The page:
In Scott’s quest for experimentation and the cultivation of less conventional grape varieties not commonly found in the Willamette Valley. In 2005, they strategically planted extensive rows of Syrah and Malbec, essentially serving as their “canaries in a coal mine” to gauge how these varieties would fare in the evolving local climate. It was not until 2012 that these rows began to yield intriguing changes. They consistently bore fruit, ripened earlier, and developed captivating flavor profiles. By 2015, Native Flora had crafted its inaugural batch of “PMS”, a playful response to GSM blends, composed of Pinot Noir, Malbec and Syrah, hence the acronym. This blend has become a fan favorite among their wine club members balancing the fine line between both adventure and delight. Malbec has thrived remarkably well at their site, outperforming even the Syrah, contrary to expectations. In 2019, they decided to expand their horizons further by introducing Nebbiolo and Chenin Blanc.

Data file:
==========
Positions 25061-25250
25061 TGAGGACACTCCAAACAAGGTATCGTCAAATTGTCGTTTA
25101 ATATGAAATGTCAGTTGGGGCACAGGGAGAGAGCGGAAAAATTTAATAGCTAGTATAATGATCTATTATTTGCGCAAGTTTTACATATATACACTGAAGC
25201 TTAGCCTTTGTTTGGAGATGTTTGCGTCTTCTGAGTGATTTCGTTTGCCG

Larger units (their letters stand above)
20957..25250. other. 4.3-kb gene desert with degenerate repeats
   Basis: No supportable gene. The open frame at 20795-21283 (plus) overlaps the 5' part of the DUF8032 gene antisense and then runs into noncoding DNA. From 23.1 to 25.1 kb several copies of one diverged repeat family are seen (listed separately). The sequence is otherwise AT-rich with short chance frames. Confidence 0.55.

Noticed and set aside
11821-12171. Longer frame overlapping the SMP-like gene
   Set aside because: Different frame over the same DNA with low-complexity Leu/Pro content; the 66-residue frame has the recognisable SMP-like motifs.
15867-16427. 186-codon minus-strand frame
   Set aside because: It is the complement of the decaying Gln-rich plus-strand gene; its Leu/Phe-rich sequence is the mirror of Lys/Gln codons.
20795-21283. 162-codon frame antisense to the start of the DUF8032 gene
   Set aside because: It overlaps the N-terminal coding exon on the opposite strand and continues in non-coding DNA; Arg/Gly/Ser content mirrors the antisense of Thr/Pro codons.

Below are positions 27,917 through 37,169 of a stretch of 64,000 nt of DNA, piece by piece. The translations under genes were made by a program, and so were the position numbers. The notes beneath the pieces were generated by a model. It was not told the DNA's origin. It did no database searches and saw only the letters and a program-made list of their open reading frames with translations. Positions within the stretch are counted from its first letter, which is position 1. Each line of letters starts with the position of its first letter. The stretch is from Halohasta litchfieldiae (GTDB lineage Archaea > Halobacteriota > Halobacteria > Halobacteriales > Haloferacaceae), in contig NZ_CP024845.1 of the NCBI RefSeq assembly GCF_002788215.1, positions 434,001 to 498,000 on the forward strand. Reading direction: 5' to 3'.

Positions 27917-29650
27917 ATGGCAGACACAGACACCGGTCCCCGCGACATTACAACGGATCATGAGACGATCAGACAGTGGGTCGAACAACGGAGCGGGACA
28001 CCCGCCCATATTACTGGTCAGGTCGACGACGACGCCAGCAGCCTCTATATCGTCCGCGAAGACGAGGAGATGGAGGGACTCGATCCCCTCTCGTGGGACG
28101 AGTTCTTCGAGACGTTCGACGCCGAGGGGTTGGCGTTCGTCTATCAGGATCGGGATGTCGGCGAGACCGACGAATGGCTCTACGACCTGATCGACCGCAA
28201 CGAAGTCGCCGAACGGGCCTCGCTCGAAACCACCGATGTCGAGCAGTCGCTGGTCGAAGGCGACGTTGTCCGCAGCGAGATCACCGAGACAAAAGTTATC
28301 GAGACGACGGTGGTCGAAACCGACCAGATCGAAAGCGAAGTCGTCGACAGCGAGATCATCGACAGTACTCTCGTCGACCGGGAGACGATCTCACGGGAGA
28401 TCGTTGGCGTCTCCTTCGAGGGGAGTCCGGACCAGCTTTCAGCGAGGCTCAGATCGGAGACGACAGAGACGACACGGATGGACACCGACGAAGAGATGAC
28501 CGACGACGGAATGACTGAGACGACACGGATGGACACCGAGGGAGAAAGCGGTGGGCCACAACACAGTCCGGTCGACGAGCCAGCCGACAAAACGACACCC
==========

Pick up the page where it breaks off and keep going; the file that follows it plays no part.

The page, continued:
They also make a Pinot Gouge, a unique grape variety with origins tied to Burgundy’s Henri Gouges. In 1936, a Pinot Noir vine in the La Perriere Vineyard underwent a rare mutation, changing from black to white. Henry Gouges propagated this grape, leading to its presence in the Native Flora in the estate vineyard today. Oregon got its own Pinot Gouges in a clandestine manner in the late 1980s. After an initial planting and removal due to dissatisfaction, these grapes found new life when a vineyard owner saved cuttings from the original planting. Now thriving in the Dundee Hills, they produce the world’s only “Pinot Gouges” wine, known for its unique guava and passionfruit characteristics.
Credit: Mick Hangland-Skill